Wednesday, April 1, 2015

Callaway Golf Driving Engagement

I’m always on the lookout for the latest on innovative ideas from sports brands.

A few weeks ago I came across the Callaway Golf website. Yes, it has things you’d typically expect like information on equipment and instruction, but take another look.

LPGA Tour pro Lydia Ko
and Harry Arnett. Photo courtesy
of Callaway Golf Company.
Callaway takes a different perspective. As Harry Arnett, SVP of Marketing, said, their marketing philosophy is “part newsroom, part morning show, and part agency.”

Their lineup consists of Callaway Radio (podcasts); Callaway Talks (videos); weekly wrap up videos; videos on new equipment, instruction, and tips; and The Backpage.

The Backpage is even more fun. It has quizzes from what style golf hat you should wear, to texts from pros, and videos of trick shots.

One recent video they shot is LPGA pro Lydia Ko hitting a ball down Lombard Street in San Francisco.

Recently I sat down with Harry Arnett to learn more about their strategy.

The history:
Harry: The company went from a mom and pop entrepreneurial start-up to the biggest golf company in the world…almost overnight. In the early 1990s Callaway introduced Big Bertha. This was the first product in golf that was used by everybody—from the best players on the pro tour to retirees in Palm Desert.

It was the first golf company to treat the brand with more marketing. In the 1990s golf was still a cottage industry. People working in golf were doing things the same way they always did. Callaway was the outsider. He brought different fundamentals (from business) to change the industry. And he built the biggest brand recognized all over the world. Celebrities started endorsing golf in the early- to mid-90s…Callaway was the first.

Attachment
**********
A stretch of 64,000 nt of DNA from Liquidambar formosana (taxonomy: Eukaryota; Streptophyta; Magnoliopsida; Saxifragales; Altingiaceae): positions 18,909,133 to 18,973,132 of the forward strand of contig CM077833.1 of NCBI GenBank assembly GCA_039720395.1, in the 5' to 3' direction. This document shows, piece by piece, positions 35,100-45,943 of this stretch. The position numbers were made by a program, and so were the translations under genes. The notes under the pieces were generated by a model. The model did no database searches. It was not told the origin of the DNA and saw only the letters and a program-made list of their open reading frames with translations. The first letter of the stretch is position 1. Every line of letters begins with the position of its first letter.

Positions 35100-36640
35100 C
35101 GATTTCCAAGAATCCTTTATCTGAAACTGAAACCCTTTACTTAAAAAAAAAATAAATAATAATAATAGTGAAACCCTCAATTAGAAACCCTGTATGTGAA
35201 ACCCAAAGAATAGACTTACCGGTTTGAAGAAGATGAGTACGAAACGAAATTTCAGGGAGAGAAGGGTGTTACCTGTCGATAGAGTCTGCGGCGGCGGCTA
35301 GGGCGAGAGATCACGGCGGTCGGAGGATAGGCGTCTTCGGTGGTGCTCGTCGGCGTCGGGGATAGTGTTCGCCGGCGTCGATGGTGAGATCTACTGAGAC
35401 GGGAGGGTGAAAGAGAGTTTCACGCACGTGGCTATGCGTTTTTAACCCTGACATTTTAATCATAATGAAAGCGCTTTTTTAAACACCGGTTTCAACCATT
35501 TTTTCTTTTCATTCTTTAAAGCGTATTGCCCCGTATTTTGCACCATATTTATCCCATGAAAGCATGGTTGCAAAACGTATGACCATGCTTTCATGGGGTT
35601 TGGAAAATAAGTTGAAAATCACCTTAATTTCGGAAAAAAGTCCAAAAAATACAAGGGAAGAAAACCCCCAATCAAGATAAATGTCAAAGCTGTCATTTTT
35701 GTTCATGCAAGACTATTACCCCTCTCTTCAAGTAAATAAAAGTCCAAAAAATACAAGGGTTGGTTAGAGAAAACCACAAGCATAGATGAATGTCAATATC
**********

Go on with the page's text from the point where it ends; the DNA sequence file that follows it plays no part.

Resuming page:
When Mr. Callaway passed away…it was the worst. The company lost its way, (yet) it was still
growing and had well-performing products. From 2008-2012 the business really declined—profitability more than top line. They lost focus on what type of company it was. The industry had changed in 2008 just as Callaway was starting to lose market share.

TaylorMade emerged and distinguished itself with product and marketing. In 2008 both companies
were the same size. However, by 2012, they were $300m apart in profitability.

Chip (Brewer), the CEO, hired me at the end of May 2012. Marketing needed to change…to think more about the consumer first. We wanted to create a communication/marketing model to match the way consumers were getting, transferring/sharing, engaging with information. We realized this had fundamentally changed.

We bet the marketing farm and created a new operating model. We think of ourselves and behave like a media company.

What they did:
Harry: Now, a lot of people say the word newsroom. I was inspired by the program Newsroom on
HBO. Having worked in radio we had to put on a topical show each day. I was thinking about story arcs with products, that could engage with consumers in a topical/real-time way. The show on HBO was fictionalized about a bunch of people creating a news hour every night.